Abstract

A system used in a protective relay for motors for transitioning the value of the trip threshold to a motor start (stall) condition. The calculated transition trip threshold value follows I2t, specifically, the current to the motor. The transition trip threshold value includes a small fixed initial (offset) value, so that the increase in the trip threshold during transition to the actual start condition threshold value is always slightly ahead of the increase in the I2t value, preventing a trip until the input current exceeds the final trip threshold for the start condition.

Description

TECHNICAL FIELD

This invention relates generally to microprocessor-based motor protection relays, and more specifically concerns a transition model/system for the trip threshold of a start condition thermal model, where the motor protection relay includes both start condition and run condition thermal models.

BACKGROUND OF THE INVENTION

The present invention generally concerns a motor protection relay using thermal models, specifically including a thermal model for the start condition of a motor protection relay and a thermal model for the run condition of the relay. Such a relay is described in U.S. Pat. No. 5,436,784, which is owned by the assignee of the present invention, the contents of which are hereby incorporated by reference.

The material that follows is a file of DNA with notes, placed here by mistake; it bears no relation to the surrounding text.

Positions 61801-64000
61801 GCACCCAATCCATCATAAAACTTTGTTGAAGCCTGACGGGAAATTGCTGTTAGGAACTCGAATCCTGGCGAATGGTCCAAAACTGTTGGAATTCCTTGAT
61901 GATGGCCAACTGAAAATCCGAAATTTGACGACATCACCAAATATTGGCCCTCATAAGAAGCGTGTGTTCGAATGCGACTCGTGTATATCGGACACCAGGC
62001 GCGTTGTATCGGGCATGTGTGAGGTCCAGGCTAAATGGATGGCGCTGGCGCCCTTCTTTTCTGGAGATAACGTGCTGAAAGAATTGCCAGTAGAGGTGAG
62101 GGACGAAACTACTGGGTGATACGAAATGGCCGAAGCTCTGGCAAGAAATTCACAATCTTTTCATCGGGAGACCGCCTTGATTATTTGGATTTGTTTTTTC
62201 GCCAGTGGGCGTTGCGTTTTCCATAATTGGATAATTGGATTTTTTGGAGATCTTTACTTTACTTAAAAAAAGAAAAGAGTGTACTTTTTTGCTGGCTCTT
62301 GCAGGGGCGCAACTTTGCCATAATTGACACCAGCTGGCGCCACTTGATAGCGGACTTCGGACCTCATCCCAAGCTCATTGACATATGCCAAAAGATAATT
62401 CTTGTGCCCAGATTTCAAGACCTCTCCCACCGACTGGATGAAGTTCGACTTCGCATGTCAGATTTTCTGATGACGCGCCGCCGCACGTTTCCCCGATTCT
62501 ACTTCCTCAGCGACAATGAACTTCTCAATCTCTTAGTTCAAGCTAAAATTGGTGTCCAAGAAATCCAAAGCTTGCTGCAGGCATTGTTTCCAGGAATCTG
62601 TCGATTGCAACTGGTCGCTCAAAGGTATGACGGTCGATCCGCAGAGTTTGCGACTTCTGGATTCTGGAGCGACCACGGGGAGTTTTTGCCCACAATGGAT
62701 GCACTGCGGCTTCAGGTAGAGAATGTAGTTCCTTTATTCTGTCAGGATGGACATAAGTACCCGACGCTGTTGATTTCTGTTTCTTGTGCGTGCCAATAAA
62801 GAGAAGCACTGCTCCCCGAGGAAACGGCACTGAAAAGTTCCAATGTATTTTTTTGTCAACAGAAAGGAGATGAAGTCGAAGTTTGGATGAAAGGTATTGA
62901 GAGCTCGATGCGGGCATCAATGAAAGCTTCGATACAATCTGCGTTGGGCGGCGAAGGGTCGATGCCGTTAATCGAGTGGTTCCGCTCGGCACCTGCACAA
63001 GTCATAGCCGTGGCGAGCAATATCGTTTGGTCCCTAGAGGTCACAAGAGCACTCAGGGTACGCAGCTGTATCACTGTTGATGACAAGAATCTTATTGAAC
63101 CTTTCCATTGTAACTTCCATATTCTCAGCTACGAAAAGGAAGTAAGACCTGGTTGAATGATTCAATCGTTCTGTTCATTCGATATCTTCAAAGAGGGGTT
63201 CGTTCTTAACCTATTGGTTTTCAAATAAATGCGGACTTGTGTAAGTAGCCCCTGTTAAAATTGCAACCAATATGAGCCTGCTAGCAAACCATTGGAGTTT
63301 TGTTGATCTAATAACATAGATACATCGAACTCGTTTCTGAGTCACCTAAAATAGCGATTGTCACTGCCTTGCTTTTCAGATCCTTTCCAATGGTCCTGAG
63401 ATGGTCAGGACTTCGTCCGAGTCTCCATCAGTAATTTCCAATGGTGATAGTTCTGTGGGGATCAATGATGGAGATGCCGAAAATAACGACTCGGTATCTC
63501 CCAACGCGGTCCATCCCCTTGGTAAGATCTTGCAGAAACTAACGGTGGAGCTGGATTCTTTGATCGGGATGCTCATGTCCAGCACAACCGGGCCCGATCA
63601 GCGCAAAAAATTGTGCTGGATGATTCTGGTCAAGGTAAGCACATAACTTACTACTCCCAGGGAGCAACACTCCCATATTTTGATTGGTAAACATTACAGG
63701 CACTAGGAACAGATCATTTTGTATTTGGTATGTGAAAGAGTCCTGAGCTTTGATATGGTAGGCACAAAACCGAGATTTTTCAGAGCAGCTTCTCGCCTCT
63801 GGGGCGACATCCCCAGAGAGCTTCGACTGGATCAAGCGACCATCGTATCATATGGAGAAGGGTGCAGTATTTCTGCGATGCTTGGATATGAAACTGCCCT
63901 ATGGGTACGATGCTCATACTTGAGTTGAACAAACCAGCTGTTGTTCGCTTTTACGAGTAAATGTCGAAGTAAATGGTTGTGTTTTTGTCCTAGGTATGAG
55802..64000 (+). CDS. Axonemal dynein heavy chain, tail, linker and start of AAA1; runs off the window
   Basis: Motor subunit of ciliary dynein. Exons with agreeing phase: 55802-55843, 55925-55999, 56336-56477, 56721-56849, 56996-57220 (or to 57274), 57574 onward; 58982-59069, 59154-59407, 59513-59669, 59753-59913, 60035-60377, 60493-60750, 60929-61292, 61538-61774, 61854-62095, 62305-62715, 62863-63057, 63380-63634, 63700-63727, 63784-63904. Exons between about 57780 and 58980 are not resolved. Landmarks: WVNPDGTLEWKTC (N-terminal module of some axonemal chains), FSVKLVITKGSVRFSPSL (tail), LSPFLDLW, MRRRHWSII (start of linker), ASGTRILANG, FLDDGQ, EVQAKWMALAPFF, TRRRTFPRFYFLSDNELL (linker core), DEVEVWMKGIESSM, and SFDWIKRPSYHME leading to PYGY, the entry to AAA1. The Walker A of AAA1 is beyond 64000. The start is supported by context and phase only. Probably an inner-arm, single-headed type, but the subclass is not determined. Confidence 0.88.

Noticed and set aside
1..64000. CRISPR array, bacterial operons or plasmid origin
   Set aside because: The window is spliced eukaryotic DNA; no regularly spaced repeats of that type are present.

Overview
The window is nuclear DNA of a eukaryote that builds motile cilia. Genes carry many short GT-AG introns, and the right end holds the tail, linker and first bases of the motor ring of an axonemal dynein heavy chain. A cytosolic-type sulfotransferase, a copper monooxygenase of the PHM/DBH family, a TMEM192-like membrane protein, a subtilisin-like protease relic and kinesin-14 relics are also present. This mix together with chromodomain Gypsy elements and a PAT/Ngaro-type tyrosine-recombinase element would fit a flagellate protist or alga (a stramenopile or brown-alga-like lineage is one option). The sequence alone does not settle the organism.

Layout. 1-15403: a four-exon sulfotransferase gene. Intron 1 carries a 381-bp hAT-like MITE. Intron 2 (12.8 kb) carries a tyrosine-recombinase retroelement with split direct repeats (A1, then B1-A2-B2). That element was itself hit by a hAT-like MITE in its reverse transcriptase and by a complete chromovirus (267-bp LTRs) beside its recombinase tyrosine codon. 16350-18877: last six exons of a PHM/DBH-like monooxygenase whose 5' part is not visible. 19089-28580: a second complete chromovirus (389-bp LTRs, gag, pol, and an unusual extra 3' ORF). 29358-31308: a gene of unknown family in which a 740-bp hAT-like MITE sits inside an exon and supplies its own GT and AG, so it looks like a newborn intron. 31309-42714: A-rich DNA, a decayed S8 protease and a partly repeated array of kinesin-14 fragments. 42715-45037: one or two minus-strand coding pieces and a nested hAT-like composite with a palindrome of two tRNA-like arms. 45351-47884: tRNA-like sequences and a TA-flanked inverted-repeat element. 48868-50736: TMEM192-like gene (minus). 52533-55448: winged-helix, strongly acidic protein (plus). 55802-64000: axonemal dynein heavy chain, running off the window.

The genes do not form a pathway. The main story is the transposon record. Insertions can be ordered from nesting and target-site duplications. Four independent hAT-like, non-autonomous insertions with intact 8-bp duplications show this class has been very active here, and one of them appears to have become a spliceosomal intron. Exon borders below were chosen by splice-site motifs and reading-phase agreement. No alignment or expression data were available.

Briefly, an induction motor operates in either a high current “start” condition or a relatively low current “run” condition. As defined, in the motor's start condition, the current in the rotor is greater than 2.5 times the full load current, while in the motor's run condition, the current in the rotor is less than 2.5 times the full load current.

The thermal model for the motor's start condition, during which time current is flowing through the rotor portion of the motor without the rotor actually moving, is different than the thermal model from the run condition, when the motor is running at its operating speed. The thermal models can be represented by electrical analog circuits, shown for the start condition in FIG. 1A and the run condition in FIG. 1B. In circuit 10 of FIG. 1A, the heating effect in the motor is represented by three elements, a generator 12, the thermal capacity of the rotor 14 and a cooling effect member 16, i.e. the ability of the motor to give off heat. In the start condition, however, the ability of the motor to give off heat is zero.